One Antibiotic Appears to Ease Severe E. Coli Infection
Small study looked at bacteria that caused German outbreak
TUESDAY, March 13 (HealthDay News) -- Patients suffering from a strain of E. coli that produces Shiga toxin, which can be deadly, appear to respond to the antibiotic azithromycin (Zithromax), according to German researchers.
Starting in May 2011, an outbreak of Shiga-toxin-producing E. coli infected nearly 4,000 people in Germany, more than 800 of whom had confirmed cases of hemolytic uremic syndrome (HUS), which causes red blood cells to break apart, resulting in kidney failure.
Current treatment discourages using antibiotics for Shiga-toxin-producing E. coli because it could increase the risk for HUS, the researchers note.
"The successful decolonization of long-term carriers of the German outbreak strain is an important finding, as the legal authorities in many countries restrict long-term carriers in their social or working life," said lead researcher Dr. Johannes Knobloch, of the institute of medical microbiology and hygiene at the University of Lubeck. "However, decolonization by azithromycin should be investigated in further studies for other E. coli strains."
E. coli can cause persistent diarrhea, and it can be spread by those infected through person-to-person contact.
The German outbreak was a mix of E. coli strains O157 and O104 (or enteroaggregative E. coli), both investigated in the new study, which was published in the March 14 issue of the Journal of the American Medical Association. "For the treatment of one strain -- enteroaggregative E. coli -- azithromycin is one of the antibiotics of choice," Knobloch said.
The study reports on 65 infected patients -- some with HUS -- who were followed for almost 40 days after showing initial symptoms. Among these patients, 22 were treated with azithromycin starting almost 12 days after their symptoms began; the others were not.
Knobloch's team found that there were significantly fewer carriers of E. coli among those who took azithromycin, compared to those who didn't.
Twenty-one days after starting treatment, nearly 32 percent of those taking azithromycin still carried the bacteria, compared with almost 84 percent of those not treated, they found.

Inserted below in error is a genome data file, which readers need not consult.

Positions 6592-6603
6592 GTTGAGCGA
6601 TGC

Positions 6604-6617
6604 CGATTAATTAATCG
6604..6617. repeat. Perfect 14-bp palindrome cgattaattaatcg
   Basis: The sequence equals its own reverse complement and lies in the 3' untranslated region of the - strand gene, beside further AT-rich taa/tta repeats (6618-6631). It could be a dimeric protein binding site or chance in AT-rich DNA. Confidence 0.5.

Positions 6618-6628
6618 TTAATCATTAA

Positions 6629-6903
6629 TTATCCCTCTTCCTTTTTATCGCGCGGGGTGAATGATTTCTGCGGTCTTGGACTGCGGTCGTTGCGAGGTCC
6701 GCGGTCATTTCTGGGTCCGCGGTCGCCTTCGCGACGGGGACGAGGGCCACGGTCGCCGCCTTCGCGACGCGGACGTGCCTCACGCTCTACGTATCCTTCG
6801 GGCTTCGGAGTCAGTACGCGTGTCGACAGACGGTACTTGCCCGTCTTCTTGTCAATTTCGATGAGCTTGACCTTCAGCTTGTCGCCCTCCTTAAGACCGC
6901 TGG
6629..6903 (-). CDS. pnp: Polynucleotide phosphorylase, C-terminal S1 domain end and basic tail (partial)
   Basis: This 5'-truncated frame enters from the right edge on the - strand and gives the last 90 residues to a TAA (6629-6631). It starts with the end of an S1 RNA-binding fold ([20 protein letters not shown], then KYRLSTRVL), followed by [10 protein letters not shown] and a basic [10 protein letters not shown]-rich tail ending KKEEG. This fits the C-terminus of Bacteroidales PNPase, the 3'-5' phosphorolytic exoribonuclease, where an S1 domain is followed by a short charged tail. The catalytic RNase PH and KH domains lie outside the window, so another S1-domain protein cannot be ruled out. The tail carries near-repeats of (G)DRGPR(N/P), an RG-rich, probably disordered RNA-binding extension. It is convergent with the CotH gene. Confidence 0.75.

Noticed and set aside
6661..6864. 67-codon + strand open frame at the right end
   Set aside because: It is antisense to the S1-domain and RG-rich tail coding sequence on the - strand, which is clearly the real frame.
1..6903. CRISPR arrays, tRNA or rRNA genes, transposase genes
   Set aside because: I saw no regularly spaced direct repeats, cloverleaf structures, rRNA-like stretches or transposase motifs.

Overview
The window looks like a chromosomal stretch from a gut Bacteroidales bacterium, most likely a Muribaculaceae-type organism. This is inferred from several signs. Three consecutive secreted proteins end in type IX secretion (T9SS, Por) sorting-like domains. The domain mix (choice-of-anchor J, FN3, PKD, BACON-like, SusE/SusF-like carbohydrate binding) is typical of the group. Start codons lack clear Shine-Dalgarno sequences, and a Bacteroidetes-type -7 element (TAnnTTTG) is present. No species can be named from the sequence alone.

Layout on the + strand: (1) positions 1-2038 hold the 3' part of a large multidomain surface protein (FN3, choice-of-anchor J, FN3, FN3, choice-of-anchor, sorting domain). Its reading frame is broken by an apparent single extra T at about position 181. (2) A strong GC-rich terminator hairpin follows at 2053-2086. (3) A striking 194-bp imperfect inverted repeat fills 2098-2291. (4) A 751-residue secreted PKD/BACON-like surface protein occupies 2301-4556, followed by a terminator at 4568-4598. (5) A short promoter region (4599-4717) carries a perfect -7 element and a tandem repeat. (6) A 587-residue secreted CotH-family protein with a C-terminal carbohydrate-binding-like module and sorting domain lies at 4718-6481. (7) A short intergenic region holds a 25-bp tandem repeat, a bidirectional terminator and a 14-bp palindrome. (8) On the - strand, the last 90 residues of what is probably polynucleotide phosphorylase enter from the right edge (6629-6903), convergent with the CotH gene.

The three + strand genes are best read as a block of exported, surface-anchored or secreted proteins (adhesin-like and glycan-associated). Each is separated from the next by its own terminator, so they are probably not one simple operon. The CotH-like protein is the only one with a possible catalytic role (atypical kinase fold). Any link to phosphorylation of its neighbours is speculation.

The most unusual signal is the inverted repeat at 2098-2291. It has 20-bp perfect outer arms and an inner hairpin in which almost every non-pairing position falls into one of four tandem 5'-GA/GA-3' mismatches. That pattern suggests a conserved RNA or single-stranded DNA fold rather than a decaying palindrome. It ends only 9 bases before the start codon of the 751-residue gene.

After about one month, only 4.5 percent of those who received azithromycin still had the bacteria, compared with more than 81 percent of those who were not treated, and at 35 days none of the patients in the treated group had the bacteria.
In addition, all the treated patients remained bacteria-free after two weeks of antibiotic treatment, the researchers noted. However, 25 of the 43 untreated patients still carried the bacteria 42 days after their symptoms started.
Based on the successful use of azithromycin, it was decided to provide the drug to the 15 patients who still had symptoms.
After receiving azithromycin treatment, these patients no longer carried the bacteria. Moreover, there were no signs of HUS among any of the patients who took the antibiotic, the researchers said.
"This is a small study, but since other antibiotics activate the Shiga toxin, this is a revealing study," said Dr. Marc Siegel, an associate professor of medicine at New York University in New York City. "Azithromycin may well be the preferred antibiotic when you suspect an aggressive E. coli or a toxic E. coli."
Another expert, Hugh Pennington, emeritus professor of bacteriology at the University of Aberdeen in Scotland, is more cautious.
This finding is "not surprising, but relevance to E. coli O157 is far from certain," he said. The O157 strain of E. coli is particularly severe and also produces the Shiga toxin that often leads to hemolytic uremic syndrome.
"Neither does it help much regarding the issue of antibiotic use increasing the frequency of hemolytic uremic syndrome caused by E. coli O157," Pennington said. "The issue here, of course, is not whether antibiotics help after hemolytic uremic syndrome has developed, but whether they help to induce it. The jury is still out."
For more about E. coli, visit the U.S. National Library of Medicine.
Source: SOURCES: Johannes Knobloch, M.D., department of medical microbiology and hygiene, University of Lubeck, Germany; Hugh Pennington, emeritus professor, bacteriology, University of Aberdeen, Scotland; Marc Siegel, M.D., associate professor, medicine, New York University, New York City; March 14, 2012, Journal of the American Medical Association
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